Study

Bat activity in rice paddies: Organic and conventional farms compared to unmanaged habitat

  • Published source details Toffoli R. & Rughetti M. (2017) Bat activity in rice paddies: Organic and conventional farms compared to unmanaged habitat. Agriculture, Ecosystems & Environment, 249, 123-129

Actions

This study is summarised as evidence for the following.

Action Category

Use organic farming instead of conventional farming

Action Link
Bat Conservation
  1. Use organic farming instead of conventional farming

    A replicated, site comparison study in 2015–2016 at three organic and three conventional rice farms near Vercelli, Italy (Toffoli & Rughetti 2017) found that organic farms had higher overall bat activity and bat feeding activity than conventional farms. The average number of bat passes was higher on organic rice farms (178 bat passes/hour) than conventional rice farms (50 bat passes/hour). The same was true for the average number of feeding buzzes (organic farms: 27 buzzes/hour; conventional farms: 1 buzz/hour). Twelve bat species were recorded in total although 95% of the recordings were Pipistrellus spp. (see original paper for data for individual species). Surveys were carried out on three organic rice farms (rice paddies certified organic and not treated with synthetic pesticides) and three conventional rice farms (rice paddies regularly treated with pesticides and chemical fertilizers). Bat activity was recorded with a bat detector at one sampling point/farm for three nights in May–September 2015 or 2016.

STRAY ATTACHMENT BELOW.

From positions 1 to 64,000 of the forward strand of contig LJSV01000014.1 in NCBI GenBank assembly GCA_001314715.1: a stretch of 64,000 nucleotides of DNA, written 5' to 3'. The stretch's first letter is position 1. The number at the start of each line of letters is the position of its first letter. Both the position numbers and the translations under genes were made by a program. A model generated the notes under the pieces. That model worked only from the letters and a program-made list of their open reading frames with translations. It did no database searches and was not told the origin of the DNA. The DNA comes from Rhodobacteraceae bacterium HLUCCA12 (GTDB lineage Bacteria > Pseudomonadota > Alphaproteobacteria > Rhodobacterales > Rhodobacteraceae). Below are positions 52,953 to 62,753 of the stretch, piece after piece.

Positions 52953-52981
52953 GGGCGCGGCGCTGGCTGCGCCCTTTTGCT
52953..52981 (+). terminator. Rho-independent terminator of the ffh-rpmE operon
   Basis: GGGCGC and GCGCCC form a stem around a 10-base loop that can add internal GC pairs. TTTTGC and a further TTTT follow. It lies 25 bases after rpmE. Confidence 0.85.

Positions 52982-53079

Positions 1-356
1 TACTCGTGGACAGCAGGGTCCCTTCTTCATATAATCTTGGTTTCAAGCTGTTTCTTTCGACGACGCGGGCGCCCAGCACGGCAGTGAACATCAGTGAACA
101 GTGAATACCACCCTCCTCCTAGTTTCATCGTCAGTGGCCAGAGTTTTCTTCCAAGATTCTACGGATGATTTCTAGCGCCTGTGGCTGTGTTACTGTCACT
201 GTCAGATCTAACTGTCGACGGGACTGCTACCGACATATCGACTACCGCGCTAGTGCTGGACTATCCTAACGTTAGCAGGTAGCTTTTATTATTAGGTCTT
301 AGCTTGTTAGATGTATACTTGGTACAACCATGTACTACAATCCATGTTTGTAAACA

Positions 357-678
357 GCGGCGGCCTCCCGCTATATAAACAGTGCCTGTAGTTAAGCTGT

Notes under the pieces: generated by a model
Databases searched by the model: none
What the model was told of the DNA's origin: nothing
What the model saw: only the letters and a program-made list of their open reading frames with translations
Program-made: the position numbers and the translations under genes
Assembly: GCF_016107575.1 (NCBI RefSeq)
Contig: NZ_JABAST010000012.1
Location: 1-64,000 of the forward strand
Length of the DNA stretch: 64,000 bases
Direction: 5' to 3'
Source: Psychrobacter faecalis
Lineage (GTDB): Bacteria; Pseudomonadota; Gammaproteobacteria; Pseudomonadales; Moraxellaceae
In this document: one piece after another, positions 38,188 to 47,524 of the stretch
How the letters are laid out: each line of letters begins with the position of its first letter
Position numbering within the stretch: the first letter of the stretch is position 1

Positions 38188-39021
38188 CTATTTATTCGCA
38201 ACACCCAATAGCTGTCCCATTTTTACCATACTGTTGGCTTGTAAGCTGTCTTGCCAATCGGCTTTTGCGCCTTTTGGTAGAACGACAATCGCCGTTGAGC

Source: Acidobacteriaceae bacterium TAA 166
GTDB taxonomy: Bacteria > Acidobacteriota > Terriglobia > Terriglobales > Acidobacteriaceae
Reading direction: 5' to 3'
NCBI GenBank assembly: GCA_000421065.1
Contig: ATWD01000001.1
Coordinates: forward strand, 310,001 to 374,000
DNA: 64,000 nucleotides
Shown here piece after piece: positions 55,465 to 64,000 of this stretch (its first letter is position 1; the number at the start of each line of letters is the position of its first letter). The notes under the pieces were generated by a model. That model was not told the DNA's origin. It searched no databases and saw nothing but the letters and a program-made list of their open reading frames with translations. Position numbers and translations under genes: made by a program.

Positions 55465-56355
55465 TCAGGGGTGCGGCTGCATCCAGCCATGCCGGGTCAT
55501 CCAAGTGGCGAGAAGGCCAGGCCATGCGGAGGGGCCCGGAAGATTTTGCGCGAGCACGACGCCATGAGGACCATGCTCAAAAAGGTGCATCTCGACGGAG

Output references

What Works in Conservation

What Works in Conservation provides expert assessments of the effectiveness of actions, based on summarised evidence, in synopses. Subjects covered so far include amphibians, birds, terrestrial mammals, forests, peatland and control of freshwater invasive species. More are in progress.

More about What Works in Conservation

Download free PDF or purchase
The Conservation Evidence Journal

The Conservation Evidence Journal

An online, free to publish in, open-access journal publishing results from research and projects that test the effectiveness of conservation actions.

Read latest volume: Volume 17

Go to the CE Journal

Subscribe to our newsletter

Please add your details if you are interested in receiving updates from the Conservation Evidence team about new papers, synopses and opportunities.

Who uses Conservation Evidence?

Meet some of the evidence champions

Endangered Landscape Programme Red List Champion - Arc Kent Wildlife Trust The Rufford Foundation Save the Frogs - Ghana Bern wood Supporting Conservation Leaders National Biodiversity Network Sustainability Dashboard Frog Life The international journey of Conservation - Oryx British trust for ornithology Cool Farm Alliance UNEP AWFA Butterfly Conservation People trust for endangered species Vincet Wildlife Trust